To be honest I do not know how I should define this question. Apologies


Let $u(x,t)$ be continuous on $(-\infty, \infty) \times [0,T]$ and suppose that $$u_t = u_{xx}$$ with $u(x,0) = 0, \lvert u(x,t) \rvert \le \exp(ax^2)$ for $-\infty\lt x\lt\infty$ and $0\lt t\lt T$. The aim is to conclude that $u(x,t) = 0$ everywhere.

Firstly, I pick an $s \gt 0$ such that $a \lt {1\over4s}$, and let $$b(x,t) = {1\over\sqrt{1-{s\over t}}}{\exp({x^2\over 4(s-t)}})$$

I have already verified that $b_t = b_{xx}$, the question wants me to show:

a)For any $\epsilon \gt 0$, there will be a sufficiently large $l$ such that $|u(\pm l,t)| \le \epsilon b(\pm l, t), 0\le t\lt s.$ b)Conclude that $u(x,t) = 0,-\infty\lt x\lt \infty, 0 \le t\le s$.

c)Finally induct that $u(x,t) = 0$ everywhere.

My first intuition about the first part is to take log on both sides since I thought that $\epsilon b(\pm l, t) \le \exp(al^2)$, but I do not know how to continue since after calculation that $l$ is cancelled out and I am not sure if this is a right direction. Hope for any suggestions, if you could give some hints or ideas about next 2 questions, then that would be perfect

  • $\begingroup$ Yes, we have covered maximum principles, but I do not quite know how I should apply that theorem $\endgroup$ – Cooper Oct 28 at 2:27
  • $\begingroup$ It seems like that maximum points are always on the boundary? I am really confused about this principle $\endgroup$ – Cooper Oct 28 at 2:32
  • $\begingroup$ I am trying to understand. But I am now stuck in part A $\endgroup$ – Cooper Oct 28 at 2:42
  • $\begingroup$ Something's up with your formula for $b$, in the region $t<s$, $s/t>1$ and the squareroot $\sqrt{1-s/t}$ gets a little funky. It should be more like $\frac{1}{\sqrt{s-t}}\exp(x^2/4(s-t))$. $\endgroup$ – Calvin Khor Oct 28 at 2:42
  • $\begingroup$ Yeah, I know. But question claimed like that. I do not have a clue about how to handle this $\endgroup$ – Cooper Oct 28 at 2:45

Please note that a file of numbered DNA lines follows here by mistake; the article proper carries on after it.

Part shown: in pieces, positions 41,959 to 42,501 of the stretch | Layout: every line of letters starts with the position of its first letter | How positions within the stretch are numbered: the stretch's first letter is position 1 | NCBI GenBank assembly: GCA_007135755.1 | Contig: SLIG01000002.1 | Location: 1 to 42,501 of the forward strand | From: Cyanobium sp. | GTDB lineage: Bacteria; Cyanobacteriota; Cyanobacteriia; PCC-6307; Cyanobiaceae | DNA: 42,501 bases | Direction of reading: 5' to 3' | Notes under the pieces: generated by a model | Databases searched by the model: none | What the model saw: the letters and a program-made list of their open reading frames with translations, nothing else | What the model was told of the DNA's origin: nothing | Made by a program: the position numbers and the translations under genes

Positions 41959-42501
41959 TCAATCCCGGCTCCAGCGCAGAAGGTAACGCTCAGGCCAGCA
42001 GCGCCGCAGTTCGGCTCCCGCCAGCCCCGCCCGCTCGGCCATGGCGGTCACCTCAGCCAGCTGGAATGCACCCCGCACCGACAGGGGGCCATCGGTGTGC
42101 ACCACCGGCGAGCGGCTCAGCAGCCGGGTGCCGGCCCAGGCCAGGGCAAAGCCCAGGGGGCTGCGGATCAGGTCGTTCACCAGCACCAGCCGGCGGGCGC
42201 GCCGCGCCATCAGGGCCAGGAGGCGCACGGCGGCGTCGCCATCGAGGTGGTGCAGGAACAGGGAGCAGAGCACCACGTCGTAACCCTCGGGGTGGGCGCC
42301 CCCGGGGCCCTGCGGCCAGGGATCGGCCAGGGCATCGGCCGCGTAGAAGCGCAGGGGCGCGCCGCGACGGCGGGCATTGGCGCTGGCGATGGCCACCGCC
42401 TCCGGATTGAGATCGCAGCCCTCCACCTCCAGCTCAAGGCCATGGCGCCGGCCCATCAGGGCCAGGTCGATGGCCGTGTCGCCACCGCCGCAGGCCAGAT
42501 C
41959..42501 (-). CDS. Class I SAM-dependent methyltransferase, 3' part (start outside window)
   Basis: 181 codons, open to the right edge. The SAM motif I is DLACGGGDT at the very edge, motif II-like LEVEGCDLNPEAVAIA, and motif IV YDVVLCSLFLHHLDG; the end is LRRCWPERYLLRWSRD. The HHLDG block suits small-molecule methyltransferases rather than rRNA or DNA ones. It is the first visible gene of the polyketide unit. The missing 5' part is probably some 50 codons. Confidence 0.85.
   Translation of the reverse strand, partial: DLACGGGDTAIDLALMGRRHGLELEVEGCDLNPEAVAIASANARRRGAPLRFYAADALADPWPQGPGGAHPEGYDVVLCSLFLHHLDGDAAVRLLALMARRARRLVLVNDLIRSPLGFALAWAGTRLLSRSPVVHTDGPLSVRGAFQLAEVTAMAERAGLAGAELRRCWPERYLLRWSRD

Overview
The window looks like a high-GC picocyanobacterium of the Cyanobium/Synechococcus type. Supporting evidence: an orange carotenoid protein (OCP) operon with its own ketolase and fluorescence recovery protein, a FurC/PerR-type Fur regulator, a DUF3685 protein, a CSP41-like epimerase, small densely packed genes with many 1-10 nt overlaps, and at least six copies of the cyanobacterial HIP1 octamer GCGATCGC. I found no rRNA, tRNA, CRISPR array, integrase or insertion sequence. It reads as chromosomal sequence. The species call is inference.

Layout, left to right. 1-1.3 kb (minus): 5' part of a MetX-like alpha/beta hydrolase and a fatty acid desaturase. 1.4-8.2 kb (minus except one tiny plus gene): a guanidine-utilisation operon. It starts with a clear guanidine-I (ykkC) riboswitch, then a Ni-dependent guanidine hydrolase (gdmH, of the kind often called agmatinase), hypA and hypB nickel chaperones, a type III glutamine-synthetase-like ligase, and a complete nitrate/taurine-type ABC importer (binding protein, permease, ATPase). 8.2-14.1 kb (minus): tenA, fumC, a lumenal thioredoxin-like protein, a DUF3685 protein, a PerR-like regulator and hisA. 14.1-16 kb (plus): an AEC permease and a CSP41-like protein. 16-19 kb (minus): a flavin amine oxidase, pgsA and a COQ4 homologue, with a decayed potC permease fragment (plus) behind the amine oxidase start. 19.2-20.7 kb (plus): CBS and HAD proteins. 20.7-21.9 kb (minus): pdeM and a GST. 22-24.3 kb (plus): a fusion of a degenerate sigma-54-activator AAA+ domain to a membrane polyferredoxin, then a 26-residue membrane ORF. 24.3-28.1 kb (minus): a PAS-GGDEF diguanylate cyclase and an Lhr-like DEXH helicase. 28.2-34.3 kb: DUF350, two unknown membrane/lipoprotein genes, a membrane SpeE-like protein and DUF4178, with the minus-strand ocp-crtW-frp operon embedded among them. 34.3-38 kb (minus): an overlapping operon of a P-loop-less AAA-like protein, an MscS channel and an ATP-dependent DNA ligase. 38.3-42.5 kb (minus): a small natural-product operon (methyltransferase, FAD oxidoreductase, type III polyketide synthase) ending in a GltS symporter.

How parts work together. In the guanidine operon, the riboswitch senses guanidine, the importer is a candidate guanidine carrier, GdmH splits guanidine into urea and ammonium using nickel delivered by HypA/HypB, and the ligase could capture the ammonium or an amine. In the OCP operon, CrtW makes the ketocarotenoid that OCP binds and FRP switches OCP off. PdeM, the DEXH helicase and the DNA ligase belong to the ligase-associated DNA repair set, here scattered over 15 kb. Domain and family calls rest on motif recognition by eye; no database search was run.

Your formula for $b(x,t)$ is a little odd, probably a typo and I'm not sure how you managed to check $b_t=b_{xx}$ when the square root is complex. You can complete the proof instead using $$b(x,t):=\frac{1}{\sqrt{s-t}}\exp(x^2/4(s-t)).$$ Note that $$ b_{xx} = \exp(x^2/4(s-t))\left[\frac{x^2}{4(s-t)^{5/2}} + \frac{1}{2(s-t)^{3/2}}\right],\\ b_t = \exp(x^2/4(s-t))\left[\frac{-1/2}{(s-t)^{3/2}}\times (-1) + \frac{-x^2(s-t)^{-2}}{4\sqrt{s-t}}\times (- 1)\right], $$ so $b_t = b_{xx}$.

A rough sketch that should lead you to the end of the question eventually. Once you have (a), then (b) will follow by maximum principle, and then for (c), you can just note that you can repeat the argument again for $\tilde u(x,t) := u(x,t-s)$.

For (a), this should be a direct calculation that follows from $a<\frac1{4s}$, using nothing more than the bound given.

$$|u(x,t)| - \epsilon b(x,t) \le \exp(ax^2)-\frac{\epsilon}{\sqrt{s-t}}\exp(x^2/4(s-t)) \le 0?$$ this question is equivalent to: $$ \sqrt{s-t}\exp\left(x^2\left[a-4/(s-t)\right]\right)\le \epsilon ?$$ We want control for all $t\in[0,s)$. So can we get rid of $t$ somehow? Yes. First, $\sqrt{s-t}\le \sqrt s$. Then, note that $$ a-\frac4{s-t} \le a - \frac{4}s < 0,$$

and these two things give $\sqrt{s-t}\exp\left(x^2\left[a-4/(s-t)\right]\right) \to 0$ uniformly in $t\in[0,s)$, as $|x|\to\infty$. This leads to (a).

  • $\begingroup$ Thanks a lot. I am now much clearer $\endgroup$ – Cooper Oct 28 at 3:53
  • $\begingroup$ @Cooper glad to help, please try hard to solve the problem fully, if there are still any questions, you can ask $\endgroup$ – Calvin Khor Oct 28 at 4:02

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